Dino's apparently love new water and i can say that when mine started it got worse after doing waterchanges(i didn't know it was dino's and went the wrong route at first)

 

Once i determined it was dino's i went a different way and found various methods helped to reduce the effects of the dino but ultimately i didn't see a decline until i added lots of pods, made the pod condo, and got my phos way up with phyto. 

When i seeded the tank, i noticed a huge difference. 

 

When my pico tank got dino, i immediately did the same as i did in the lagoon and within weeks they were gone.

 

i didn't do the same thing in my frag tank and the frag tank was destroyed by dino's. I never got them under control. 

 

 

19 minutes ago, Kindanewtothis said:

It did not take long for the dinos to pop back out

 

20210702_131351.jpg

They will. It won't get rid of them, it reduces them and the removal also gets them off corals, rocks, etc.

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rough eye

kinda, that photo is blue to my eyes.

 

clown79, i never had to do this battle so many here know more than me, but i would think the primary cause would be lack of biodiversity. i looked back through this thread, toward the beginning of May, when kinda said there was "brown algae" covering everything. so, i guess that was the start. seems weird that dosing nitrates would happen concurrently with a dino explosion if low nitrates was the cause.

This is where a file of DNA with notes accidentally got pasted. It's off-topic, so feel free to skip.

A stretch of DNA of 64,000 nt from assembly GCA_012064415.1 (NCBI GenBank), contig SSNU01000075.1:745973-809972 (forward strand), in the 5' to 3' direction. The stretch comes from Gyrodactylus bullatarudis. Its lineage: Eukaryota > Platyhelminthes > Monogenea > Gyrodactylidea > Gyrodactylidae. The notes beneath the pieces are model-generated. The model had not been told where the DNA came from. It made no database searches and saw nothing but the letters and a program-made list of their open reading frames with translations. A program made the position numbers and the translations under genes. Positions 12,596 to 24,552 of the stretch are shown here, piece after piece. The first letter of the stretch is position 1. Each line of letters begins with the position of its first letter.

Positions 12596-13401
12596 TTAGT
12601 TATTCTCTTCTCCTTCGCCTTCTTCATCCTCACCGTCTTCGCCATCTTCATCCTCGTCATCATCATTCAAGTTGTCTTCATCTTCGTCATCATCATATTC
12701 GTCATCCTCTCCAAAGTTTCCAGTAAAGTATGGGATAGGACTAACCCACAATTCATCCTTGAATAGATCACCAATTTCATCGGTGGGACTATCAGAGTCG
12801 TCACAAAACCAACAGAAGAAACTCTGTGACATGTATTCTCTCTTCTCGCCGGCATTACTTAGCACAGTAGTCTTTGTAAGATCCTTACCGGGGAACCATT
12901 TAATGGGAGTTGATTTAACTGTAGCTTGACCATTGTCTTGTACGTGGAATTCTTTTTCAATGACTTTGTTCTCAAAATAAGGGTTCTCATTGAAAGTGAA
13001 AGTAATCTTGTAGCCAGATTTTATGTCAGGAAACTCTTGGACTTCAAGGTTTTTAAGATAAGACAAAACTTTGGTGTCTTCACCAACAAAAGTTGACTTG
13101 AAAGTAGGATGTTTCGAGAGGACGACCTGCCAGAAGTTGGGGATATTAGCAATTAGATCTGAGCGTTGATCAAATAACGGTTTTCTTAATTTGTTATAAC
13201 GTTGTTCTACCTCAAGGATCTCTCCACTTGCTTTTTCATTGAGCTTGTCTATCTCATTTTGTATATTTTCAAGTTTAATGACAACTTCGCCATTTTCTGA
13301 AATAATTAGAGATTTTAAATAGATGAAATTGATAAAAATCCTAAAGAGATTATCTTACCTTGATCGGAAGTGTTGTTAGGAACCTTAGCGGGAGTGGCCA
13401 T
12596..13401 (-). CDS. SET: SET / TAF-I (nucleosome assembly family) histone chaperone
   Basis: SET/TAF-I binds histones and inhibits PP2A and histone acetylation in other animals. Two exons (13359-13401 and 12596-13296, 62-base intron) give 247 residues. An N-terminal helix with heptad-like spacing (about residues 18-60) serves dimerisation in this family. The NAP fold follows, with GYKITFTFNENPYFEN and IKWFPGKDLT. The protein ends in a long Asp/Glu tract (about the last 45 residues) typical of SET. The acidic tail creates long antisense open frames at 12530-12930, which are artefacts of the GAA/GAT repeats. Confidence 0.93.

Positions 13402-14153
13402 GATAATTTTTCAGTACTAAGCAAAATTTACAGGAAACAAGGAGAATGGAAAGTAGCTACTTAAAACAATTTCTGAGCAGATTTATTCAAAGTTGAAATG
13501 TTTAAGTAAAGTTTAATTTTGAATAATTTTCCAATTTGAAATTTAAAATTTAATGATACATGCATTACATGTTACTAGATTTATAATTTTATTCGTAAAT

i'm curious what filtration and dosing is taking place. is there a skimmer? any pads like gfo or other phosphate removal thing?

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Kindanewtothis
21 minutes ago, rough eye said:

i'm curious what filtration and dosing is taking place. is there a skimmer? any pads like gfo or other phosphate removal thing?

Filtration: fluval 207 (for 20 to 45g)

Skimmer: tonze 9001 (for up to 37g)

 

Also have an aquaclear 50 powerhead with a filter attachement.

 

Not much...

 

Edit: no dosing of anything

 

20210702_135417.jpg

20210702_135410.jpg

20210702_135402.jpg

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Kindanewtothis
18 minutes ago, rough eye said:

kinda, that photo is blue to my eyes.

Only whites on 133%. The rest is 0. Now it looks green.

20210702_135714.jpg

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seabass
1 hour ago, Clown79 said:

Apparently it is the trace elements, lack of nutrients, and no life in new water that they thrive on.  Dino's apparently love new water and i can say that when mine started it got worse after doing waterchanges

Yeah, like I said, those are the prevailing theories, but they contain no specificity (like it's the iron in the new saltwater which causes the bloom to accelerate).  And yes, anecdotally, people have observed increases in dinos after doing water changes.  However, a 5% reduction of nutrients or bacteria is likely not the problem which accelerates dino blooms.